Event Title: ROS-Industrial Basic Developer's Class June 4-6, 2013
Event Description: We are delighted to invite you to attend the ROS-Industrial Basic Developer's Training class, which will be held June 4-6, at Southwest Research Institute, in San Antonio, TX. The class will provide a hands-on introduction to ROS and ROS-Industrial, and it will culminate with hardware integration exercises with live industrial robots and peripherals. The class is FREE to Full/Associate Members of the ROS-Industrial Consortium. Others may attend for a fee. For your convenience, we are also offering for you to purchase the preconfigured small form factor ROS-I PC that you will use during the class. To learn more about the class, please browse to the website: http://rosindustrial.org/ric/events.htm
I would like to announce the new release of BRIDE for ROS.
In addition to multiple small fixes these are the new features of the 0.2.0 release:
* Graphical creation of System models: Components can now be added graphically to the system model. No xml hacking any more!
* Coordinator development: You can develop state machines in BRIDE now, so called Coordinator Components. They make use of the Capability Components in you system by triggering actionservers or serviceclients. The Coordinator models are code generated into SMACH components and appear as regular components in the system diagram.
* Action support in code generation: ActionServers are now auto-generated. Only the execution_callback has to be implemented in the user code in the corresponding user_code section.
* Standalone compiler: In the bride_compiler package there is a standalone compiler to use the code generation without Eclipse. Code generation can also be triggered by running "make regen" in the terminal for updating after changes in the model.
As the templates are in the separate bride_templates package, it is now easier to recommend changes in the templates and improve them in smaller iterations.
OSRF folks know that students love Open Source software, Robotics and flipflops. If you would like to expose to real-world software development during the summer, contribute to Gazebo, ROS or CloudSim projects, and be engaged with the Robotics community while get paid, check out the GSoC 2013  and the OSRF dedicated site . We have created an ideas page  with some potential projects. Feel free to ask questions and propose suggestions email@example.com. The student application period starts on April 22. Be ready for a Robotics coding summer!.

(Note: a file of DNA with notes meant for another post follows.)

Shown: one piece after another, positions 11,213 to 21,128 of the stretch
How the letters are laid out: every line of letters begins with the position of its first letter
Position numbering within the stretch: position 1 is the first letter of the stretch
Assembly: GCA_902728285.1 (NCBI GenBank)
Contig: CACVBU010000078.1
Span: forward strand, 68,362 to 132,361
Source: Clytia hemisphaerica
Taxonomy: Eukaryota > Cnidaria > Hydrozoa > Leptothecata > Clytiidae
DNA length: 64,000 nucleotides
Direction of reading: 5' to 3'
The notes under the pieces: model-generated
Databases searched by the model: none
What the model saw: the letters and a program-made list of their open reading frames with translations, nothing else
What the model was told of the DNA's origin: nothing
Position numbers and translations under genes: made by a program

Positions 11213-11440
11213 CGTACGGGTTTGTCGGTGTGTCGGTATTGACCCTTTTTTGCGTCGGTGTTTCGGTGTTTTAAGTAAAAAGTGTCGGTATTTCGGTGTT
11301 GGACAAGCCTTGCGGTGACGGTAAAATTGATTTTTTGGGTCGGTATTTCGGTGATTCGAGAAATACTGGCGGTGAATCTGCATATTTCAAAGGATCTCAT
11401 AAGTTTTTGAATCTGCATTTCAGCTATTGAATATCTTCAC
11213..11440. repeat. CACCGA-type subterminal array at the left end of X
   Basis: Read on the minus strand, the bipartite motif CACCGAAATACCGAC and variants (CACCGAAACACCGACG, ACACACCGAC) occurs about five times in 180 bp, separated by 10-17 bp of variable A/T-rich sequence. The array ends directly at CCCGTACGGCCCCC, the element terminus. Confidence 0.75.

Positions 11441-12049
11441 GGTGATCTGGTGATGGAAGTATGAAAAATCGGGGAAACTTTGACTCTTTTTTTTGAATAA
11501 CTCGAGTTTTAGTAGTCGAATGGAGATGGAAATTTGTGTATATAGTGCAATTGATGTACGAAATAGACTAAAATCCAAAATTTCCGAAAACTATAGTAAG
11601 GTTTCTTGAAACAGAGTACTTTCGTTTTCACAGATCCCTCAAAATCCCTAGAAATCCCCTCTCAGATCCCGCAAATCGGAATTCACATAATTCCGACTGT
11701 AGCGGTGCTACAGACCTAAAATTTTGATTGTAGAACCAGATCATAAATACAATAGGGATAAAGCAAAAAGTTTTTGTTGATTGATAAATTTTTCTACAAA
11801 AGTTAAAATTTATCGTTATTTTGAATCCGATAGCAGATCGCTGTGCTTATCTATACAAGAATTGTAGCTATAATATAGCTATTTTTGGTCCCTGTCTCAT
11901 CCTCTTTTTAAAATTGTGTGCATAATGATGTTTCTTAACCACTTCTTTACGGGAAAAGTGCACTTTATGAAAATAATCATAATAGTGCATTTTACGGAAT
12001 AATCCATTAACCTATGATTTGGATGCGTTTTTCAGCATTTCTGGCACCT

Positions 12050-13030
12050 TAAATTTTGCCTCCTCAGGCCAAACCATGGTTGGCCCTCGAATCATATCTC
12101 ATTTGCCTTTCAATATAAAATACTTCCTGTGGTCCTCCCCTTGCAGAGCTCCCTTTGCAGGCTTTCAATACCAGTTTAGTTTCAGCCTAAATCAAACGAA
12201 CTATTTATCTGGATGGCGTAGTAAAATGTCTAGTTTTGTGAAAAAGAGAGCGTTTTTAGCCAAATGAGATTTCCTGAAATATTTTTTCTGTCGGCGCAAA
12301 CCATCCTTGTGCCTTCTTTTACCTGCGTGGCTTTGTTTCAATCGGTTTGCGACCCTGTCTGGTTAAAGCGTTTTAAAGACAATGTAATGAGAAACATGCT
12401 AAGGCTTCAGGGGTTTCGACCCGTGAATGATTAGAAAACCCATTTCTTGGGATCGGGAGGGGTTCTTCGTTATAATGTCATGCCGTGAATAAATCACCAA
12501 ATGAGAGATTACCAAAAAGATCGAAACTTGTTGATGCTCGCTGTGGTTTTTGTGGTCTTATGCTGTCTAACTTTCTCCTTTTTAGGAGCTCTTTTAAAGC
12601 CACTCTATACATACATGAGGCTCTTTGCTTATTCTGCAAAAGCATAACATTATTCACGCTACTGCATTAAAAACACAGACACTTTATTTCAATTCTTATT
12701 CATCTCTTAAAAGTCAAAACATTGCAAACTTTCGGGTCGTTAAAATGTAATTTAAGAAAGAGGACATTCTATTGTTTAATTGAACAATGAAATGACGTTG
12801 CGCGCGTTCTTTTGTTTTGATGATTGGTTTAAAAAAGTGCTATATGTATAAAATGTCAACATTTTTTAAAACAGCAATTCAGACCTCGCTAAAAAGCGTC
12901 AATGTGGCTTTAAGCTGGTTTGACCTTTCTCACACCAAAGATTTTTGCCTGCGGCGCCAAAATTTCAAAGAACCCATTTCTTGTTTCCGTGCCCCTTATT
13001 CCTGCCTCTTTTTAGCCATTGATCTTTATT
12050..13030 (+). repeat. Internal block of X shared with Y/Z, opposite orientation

I'm announcing the release of trajopt, a library for trajectory optimization. More specifically, trajopt is designed for planning collision-free paths for robot arms and mobile manipulators.
Trajopt is built on top of OpenRAVE. You can define your optimization problem in Python or C++ in JSON format and then call the optimizer.
Some highlights of trajopt:
- It's fast. It solves arm planning problems in simple environments in about 150ms (converging to a locally optimal solution)
- It reliably finds collision-free paths, especially with multiple initializations. FWIW it solves 100% (204/204) of problems in our benchmark collection
- It performs well on very high-dof problems, e.g. jointly optimizing over the arms and base of a mobile manipulator, or optimizing over all of the joints of a humanoid robot.
- A wide variety different costs and constraints are implemented. (Pose constraints, velocity constraints, static stability, and more.) You can write your own cost and constraint functions in python or C++.
This basic release is designed to help roboticists and hobbyist new to the AR drone quickly be able to command the robot. A variety of simple nodes are included to show users how to takeoff, land, reset, and fly the AR drone. Nodes for the purposes of helping users use the cameras will be included soon in a update.
Here's a prototype of matlab_bridge built on top of rosjava. Thanks to automatic code generation in rosjava and native java support in matlab. I don't have to deal with dynamic linking problems as typical mex-function approach would encounter. The result is a cross-platform ros_matlab_bridge.
We're pleased to announce that the ROS project will soon be hosted by Oregon State University's Open Source Lab (OSL) (http://osuosl.org/). The OSL provides services to many open source communities. We are pleased to join the ranks of projects like Drupal and kernel.org. We'd like to thank Willow Garage for providing hosting and infrastructure for the entire ROS community for over 5 years.
We'd also like to thank Lance Albertson, Carlos Jensen, and Bill Smart for welcoming us to the OSL. We look forward to working with Oregon State and the OSL to provide ongoing hosting as well as exploring ways to improve ROS infrastructure for the greater community.
As you might imagine, hosting for these critical services, which are heavily used around the world and around the clock, costs money. We need your help! A big thank you to the ROS-Industrial Consortium, which has stepped up to support part of this cost. If your organization can financially support ROS project hosting, please contact us at firstname.lastname@example.org.